Book Response: Tomorrow by Chris Beckett

“Tomorrow I’m going to begin my novel.”

Thus begins Chris Beckett’s latest novel, Tomorrow. A single sentence that said so much to me. At once a knowing nod, a jibe, an amusing paradox of sorts. Because I am putting off my novel – if not starting it, at least from tackling it in earnest – and for the same reasons as the protagonist of Tomorrow: I want it to be a novel about everything. It’s unwieldy, it grows in all directions whenever I spend time with it, try to pin it down.

It is the promise of a novel to beat all other novels – ‘chasing a mirage’ – that keeps the protagonist (and me) producing, exploring; and yet it is also what keeps us dissatisfied. The feeling is one.

Sometimes I wonder whether it will always be the case that I will have ‘the novel’ looming over me, the MacGuffin that keeps me moving, but that the real body of work is what happens incidentally in the peripheries. The preparation, the experimentation, the spin-offs and the alternate takes. Often the most interesting things happen by accident or on whims, so doing something wonderful on purpose can seem like a futile pursuit.

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Shreds of Thought: Aphrodites Flown

The part of me interested in social media, marketing and metrics is very different to the part through which the prose flows. If I hold off looking at these things for the first hour after waking, and instead allow my still dreaming mind to externalise, I make a very different experience of the day. And – bonus – I have something like 777 useable words down before it even really starts.

See, the muse doesn’t care for social acceptance, book sales or writing advice. She doesn’t even care for thoughts, because she is a beast of intuition that merely plays with our language centre as though is were a harp.

If the prose isn’t flowing, the sure ways to attract it (for me, at least) are:

  1. Run a bubble bath hot enough to forget the world outside the door. And don’t take a notepad.
  2. Take a drive that will last at least an hour, and listen to music. Anything will do.
  3. Meditate.

Ray Bradbury described the muse as being like a cat that will resist attention and then follow on quietly as you walk away. I like that, because cats also like to scratch at an occupied bathroom door, climb into cars, and climb upon the stillest, most relaxed person in the room.*

The muse has no sense of completion. There is no beginning and there is no end. She will offer up ideas that have no obvious connection to one another, or tell a story in a nonsensical order. But I find if I don’t follow her natural trajectory, and instead force a story into a mould, I’ll end up with something substandard. I’ll produce works that feel mechanical and without heart.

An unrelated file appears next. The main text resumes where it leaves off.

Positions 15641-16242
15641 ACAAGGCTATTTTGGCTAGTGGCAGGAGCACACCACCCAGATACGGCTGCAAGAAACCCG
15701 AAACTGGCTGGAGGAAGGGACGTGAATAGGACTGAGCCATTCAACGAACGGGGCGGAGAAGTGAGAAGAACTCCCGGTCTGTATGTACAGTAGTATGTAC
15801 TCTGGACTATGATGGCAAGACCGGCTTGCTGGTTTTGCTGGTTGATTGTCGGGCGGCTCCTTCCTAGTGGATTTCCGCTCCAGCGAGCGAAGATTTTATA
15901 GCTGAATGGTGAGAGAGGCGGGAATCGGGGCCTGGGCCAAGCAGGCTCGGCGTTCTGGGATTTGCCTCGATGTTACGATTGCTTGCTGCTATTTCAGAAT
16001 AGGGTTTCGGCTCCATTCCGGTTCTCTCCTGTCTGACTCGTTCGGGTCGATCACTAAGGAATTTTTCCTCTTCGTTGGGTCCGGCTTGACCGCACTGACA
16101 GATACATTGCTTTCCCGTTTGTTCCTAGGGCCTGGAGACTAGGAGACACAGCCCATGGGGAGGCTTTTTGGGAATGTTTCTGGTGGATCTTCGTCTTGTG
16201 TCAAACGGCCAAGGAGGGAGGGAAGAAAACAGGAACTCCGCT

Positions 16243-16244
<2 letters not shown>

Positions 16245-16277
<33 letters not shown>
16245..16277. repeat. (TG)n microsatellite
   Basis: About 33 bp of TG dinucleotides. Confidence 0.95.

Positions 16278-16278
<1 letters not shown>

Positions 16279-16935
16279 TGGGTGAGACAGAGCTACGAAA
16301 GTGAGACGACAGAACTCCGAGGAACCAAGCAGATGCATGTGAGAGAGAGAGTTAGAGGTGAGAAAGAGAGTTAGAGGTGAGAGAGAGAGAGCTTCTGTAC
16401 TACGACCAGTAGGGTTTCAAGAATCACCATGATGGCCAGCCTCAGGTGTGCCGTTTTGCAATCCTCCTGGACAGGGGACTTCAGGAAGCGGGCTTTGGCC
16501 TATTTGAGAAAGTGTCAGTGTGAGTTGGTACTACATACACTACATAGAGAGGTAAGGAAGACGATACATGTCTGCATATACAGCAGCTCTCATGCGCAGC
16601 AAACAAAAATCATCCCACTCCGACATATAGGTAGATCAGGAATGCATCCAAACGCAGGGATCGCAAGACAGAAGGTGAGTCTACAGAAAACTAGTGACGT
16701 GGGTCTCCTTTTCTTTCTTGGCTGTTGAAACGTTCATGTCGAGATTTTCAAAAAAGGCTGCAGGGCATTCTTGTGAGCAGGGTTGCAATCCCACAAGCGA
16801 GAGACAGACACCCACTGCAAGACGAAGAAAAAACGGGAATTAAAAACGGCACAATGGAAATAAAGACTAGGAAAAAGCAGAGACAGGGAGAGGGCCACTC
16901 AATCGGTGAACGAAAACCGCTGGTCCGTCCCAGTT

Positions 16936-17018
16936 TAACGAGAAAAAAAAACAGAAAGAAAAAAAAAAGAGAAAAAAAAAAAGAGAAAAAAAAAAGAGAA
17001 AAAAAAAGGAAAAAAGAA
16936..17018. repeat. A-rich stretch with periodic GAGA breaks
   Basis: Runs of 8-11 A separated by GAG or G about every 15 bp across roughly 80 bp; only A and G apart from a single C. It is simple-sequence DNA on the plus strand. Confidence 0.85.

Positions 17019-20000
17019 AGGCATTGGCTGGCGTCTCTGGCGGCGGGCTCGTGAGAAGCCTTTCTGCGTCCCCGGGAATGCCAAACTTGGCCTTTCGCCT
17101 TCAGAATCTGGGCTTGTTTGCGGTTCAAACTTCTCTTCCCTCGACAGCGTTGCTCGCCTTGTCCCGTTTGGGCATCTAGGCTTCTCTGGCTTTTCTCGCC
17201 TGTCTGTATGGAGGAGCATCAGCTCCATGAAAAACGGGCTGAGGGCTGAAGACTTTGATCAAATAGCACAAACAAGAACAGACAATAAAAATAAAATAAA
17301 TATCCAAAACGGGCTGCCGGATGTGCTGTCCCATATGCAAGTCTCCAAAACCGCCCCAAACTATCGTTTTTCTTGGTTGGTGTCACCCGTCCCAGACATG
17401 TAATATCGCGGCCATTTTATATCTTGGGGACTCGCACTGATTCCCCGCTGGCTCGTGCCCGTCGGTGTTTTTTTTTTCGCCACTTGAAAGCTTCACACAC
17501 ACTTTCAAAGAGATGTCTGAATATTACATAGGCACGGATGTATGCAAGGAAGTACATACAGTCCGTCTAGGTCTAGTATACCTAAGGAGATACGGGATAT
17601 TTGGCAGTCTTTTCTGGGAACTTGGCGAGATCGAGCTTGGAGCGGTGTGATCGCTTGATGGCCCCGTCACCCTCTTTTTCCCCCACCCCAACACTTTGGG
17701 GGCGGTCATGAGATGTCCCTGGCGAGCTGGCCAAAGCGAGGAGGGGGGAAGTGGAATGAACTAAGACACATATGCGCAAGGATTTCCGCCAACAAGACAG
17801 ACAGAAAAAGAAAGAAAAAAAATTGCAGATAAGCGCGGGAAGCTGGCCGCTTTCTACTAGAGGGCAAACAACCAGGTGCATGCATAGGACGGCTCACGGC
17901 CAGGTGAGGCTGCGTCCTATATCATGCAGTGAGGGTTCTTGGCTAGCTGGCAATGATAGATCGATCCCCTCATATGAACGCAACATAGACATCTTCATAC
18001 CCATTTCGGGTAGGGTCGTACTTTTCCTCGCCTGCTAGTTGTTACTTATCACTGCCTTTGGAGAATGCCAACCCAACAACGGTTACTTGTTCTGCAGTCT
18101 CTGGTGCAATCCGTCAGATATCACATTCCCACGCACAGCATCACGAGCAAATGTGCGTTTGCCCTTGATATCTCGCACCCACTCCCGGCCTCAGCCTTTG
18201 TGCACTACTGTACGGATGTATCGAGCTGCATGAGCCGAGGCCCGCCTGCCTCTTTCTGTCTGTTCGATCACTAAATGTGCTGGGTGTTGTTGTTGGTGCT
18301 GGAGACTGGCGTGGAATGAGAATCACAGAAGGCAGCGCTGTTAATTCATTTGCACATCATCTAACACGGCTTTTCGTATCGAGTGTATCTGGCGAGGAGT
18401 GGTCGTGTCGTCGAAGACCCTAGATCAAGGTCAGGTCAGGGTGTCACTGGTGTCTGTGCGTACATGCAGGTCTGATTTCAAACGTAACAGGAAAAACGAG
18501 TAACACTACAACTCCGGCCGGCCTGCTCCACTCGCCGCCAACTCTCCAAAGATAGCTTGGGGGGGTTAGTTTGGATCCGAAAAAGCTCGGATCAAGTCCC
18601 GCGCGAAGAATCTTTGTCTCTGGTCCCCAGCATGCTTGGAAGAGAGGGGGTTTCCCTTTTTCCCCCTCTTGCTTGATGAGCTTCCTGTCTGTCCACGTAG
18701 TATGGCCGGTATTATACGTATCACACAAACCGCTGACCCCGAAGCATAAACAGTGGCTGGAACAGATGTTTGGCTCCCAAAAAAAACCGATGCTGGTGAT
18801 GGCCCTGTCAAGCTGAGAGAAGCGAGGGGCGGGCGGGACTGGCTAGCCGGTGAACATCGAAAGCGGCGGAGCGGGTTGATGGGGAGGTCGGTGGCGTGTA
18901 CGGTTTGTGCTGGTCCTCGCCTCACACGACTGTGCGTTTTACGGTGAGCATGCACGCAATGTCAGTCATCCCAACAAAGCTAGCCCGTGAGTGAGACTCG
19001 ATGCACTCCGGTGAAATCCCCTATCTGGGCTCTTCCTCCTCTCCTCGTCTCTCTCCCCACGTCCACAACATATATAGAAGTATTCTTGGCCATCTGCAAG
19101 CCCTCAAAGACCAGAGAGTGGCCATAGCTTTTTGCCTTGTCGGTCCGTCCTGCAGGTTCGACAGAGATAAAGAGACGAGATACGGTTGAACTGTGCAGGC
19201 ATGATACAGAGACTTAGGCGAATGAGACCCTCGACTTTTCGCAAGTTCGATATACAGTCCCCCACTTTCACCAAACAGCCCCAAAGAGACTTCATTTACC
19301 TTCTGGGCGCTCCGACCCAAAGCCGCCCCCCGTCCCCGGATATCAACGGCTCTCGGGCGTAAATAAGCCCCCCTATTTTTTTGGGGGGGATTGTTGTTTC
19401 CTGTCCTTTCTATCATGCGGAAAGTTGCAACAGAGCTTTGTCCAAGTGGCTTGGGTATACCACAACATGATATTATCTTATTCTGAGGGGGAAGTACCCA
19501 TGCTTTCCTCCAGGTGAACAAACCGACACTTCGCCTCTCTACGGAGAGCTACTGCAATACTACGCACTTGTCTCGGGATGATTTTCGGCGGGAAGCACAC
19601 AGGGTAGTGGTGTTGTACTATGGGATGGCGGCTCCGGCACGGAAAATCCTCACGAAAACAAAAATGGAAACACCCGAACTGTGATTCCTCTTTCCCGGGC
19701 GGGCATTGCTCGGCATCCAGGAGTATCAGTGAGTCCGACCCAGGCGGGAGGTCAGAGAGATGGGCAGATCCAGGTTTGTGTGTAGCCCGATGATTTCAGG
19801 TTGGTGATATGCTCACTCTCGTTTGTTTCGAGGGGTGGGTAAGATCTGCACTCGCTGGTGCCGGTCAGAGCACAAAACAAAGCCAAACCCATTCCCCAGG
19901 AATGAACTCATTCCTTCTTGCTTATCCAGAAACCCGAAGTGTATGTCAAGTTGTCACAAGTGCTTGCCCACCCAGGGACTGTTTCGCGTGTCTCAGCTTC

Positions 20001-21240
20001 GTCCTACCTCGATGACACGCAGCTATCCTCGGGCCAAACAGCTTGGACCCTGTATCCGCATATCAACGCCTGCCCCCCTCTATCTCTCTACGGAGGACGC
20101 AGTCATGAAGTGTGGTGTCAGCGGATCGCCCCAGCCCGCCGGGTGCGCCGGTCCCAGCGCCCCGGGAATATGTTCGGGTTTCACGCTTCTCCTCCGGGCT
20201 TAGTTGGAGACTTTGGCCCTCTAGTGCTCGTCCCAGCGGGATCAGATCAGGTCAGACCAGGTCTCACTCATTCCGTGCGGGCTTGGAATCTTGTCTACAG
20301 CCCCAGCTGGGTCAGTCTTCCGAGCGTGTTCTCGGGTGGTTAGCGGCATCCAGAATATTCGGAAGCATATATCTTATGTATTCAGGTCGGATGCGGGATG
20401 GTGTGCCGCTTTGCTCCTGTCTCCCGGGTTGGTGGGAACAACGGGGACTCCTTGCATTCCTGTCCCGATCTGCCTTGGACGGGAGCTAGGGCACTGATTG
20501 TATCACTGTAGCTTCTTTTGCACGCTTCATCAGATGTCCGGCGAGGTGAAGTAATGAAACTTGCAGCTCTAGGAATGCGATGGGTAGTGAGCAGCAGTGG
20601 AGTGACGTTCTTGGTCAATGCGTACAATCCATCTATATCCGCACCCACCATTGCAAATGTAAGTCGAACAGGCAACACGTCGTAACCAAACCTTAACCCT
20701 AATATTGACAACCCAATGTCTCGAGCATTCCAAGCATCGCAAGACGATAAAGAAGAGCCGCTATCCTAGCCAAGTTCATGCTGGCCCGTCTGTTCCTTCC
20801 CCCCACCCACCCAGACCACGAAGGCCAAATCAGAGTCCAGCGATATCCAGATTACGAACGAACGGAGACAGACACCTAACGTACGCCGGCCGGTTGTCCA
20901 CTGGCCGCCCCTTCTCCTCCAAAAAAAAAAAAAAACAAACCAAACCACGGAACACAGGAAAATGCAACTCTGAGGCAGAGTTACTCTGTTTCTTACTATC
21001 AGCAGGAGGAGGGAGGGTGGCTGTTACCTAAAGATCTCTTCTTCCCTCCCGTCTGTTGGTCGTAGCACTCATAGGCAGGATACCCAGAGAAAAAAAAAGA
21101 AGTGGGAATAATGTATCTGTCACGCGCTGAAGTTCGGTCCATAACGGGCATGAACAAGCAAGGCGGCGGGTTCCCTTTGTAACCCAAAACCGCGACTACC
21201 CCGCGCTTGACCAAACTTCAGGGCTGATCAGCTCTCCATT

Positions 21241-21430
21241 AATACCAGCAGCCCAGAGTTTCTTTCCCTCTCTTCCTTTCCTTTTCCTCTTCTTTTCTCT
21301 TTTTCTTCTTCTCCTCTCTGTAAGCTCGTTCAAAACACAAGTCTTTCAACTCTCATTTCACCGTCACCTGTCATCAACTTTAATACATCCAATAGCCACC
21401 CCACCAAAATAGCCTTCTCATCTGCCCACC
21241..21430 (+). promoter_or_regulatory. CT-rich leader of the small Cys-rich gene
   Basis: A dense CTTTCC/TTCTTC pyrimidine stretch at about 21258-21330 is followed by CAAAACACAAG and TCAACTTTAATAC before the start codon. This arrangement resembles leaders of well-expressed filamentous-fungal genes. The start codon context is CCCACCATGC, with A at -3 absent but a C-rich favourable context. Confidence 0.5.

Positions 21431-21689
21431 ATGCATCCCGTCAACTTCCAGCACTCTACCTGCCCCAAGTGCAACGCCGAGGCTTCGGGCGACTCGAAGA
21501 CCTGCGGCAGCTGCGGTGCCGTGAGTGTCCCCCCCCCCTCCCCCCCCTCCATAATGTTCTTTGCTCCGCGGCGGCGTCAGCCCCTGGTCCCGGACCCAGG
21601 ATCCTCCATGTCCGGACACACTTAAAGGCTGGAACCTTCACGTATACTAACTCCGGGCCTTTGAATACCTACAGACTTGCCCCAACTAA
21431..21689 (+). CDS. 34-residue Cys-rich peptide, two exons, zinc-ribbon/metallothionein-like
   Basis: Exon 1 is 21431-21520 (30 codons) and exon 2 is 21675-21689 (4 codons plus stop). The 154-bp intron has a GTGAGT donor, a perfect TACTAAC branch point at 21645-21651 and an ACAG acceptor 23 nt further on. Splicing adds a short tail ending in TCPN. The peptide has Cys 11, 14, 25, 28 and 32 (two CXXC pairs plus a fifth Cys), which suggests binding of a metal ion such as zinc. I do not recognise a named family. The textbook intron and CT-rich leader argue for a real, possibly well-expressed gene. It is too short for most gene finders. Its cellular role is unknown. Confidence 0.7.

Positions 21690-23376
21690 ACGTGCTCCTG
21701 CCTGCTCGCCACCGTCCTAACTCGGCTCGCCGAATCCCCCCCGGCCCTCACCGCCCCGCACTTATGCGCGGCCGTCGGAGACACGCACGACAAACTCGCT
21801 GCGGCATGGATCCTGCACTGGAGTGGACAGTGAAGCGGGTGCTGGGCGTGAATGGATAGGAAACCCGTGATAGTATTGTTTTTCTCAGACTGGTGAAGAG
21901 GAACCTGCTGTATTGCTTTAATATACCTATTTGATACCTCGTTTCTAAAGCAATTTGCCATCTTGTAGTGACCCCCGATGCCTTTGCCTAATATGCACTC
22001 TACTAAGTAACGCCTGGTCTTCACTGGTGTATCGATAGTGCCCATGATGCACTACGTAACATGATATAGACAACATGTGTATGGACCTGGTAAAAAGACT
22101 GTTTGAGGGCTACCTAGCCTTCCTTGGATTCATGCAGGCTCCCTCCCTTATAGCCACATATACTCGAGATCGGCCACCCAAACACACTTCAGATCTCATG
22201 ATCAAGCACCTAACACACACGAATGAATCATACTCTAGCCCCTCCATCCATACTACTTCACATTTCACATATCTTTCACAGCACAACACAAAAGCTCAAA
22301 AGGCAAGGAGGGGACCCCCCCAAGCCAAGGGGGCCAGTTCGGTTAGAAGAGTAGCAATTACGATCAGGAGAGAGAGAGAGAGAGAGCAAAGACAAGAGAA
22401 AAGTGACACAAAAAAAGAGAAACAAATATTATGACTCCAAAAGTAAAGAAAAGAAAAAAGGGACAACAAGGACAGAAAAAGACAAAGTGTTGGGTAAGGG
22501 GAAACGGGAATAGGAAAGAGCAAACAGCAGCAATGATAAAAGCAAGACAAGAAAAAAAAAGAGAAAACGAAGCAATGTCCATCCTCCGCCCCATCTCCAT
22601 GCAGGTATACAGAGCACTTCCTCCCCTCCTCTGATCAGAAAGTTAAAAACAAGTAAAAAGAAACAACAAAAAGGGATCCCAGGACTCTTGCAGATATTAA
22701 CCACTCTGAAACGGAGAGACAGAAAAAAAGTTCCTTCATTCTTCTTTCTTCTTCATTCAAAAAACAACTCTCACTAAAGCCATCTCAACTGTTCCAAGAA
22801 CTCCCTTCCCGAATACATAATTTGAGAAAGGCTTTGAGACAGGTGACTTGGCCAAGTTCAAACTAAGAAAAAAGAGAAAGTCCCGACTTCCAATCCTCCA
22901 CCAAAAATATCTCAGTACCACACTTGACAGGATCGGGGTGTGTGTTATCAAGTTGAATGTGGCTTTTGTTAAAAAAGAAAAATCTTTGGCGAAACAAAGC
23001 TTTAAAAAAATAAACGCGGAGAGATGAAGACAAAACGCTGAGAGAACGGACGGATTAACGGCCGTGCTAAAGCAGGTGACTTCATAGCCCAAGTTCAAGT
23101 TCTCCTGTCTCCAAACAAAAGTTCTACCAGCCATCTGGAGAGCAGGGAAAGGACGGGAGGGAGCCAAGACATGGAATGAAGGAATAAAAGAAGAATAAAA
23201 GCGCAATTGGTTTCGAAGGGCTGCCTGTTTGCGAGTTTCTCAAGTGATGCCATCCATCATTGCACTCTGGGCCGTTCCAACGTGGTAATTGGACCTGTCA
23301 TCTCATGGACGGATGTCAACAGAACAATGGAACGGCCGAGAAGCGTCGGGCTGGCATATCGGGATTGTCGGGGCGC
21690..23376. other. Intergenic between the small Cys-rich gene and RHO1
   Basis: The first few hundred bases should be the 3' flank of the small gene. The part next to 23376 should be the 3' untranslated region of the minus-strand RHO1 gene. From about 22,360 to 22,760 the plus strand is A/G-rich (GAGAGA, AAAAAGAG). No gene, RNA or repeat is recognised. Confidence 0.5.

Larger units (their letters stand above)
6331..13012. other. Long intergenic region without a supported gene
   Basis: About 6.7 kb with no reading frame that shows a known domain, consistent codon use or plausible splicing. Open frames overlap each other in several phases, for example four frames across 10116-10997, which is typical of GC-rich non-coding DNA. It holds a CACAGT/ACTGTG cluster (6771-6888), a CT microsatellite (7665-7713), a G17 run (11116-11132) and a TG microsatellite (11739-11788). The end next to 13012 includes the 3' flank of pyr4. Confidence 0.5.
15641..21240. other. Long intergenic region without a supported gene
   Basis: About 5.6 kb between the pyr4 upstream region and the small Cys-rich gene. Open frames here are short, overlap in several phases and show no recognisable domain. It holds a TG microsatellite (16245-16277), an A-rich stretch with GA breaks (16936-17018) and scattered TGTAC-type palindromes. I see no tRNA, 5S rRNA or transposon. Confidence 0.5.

If I have ideas as to how I might later sculpt her secrets, I must keep them on the peripheries until she’s curled up sleeping. That way, by the time it’s done, she’ll no longer care about those particular whispers. Her passion for them was spent by the very act of me listening without judgement, and she’ll have moved onto a new whim. Strangely, the pieces produced when I’m all ears are the ones that need very little in the way of editing.

I have many blog posts, flash fiction pieces, short stories – hell, even novel outlines – that never got past the concept phase. Scraps of prose, fragments of awareness, semi-conscious notions. They are evidence of the times I dared to turn my head away from the muse before she was done with me: betraying her with thought. The time for those pieces has now passed. I won’t hear those secrets again. Just like poems, they have expired.

Sometimes I wonder, could I revive them? But they’d be nothing more than shells, their Aphrodites long flown.

*If you’re not a cat person, consider that your muse might be a dog. You put a leash around her, set off along the path you chose. But, to the ground she wants to sniff, you will always go.

Additional ways to attract the prose that occurred to me post-script, as a direct result of the script:

4. Write a stream of consciousness.
5. Read poetry aloud.

Like Osiris

How do I write you?

Your essence is somewhere

between the scribbled words

on the mountains

of screwed up paper sheets

in which I nest.

Are you a jigsaw?

I try a word from one attempt

with a sentence from another

to draft a new layout,

an alternative frame;

but still I can’t complete you.

Like Osiris, you are in fragments.

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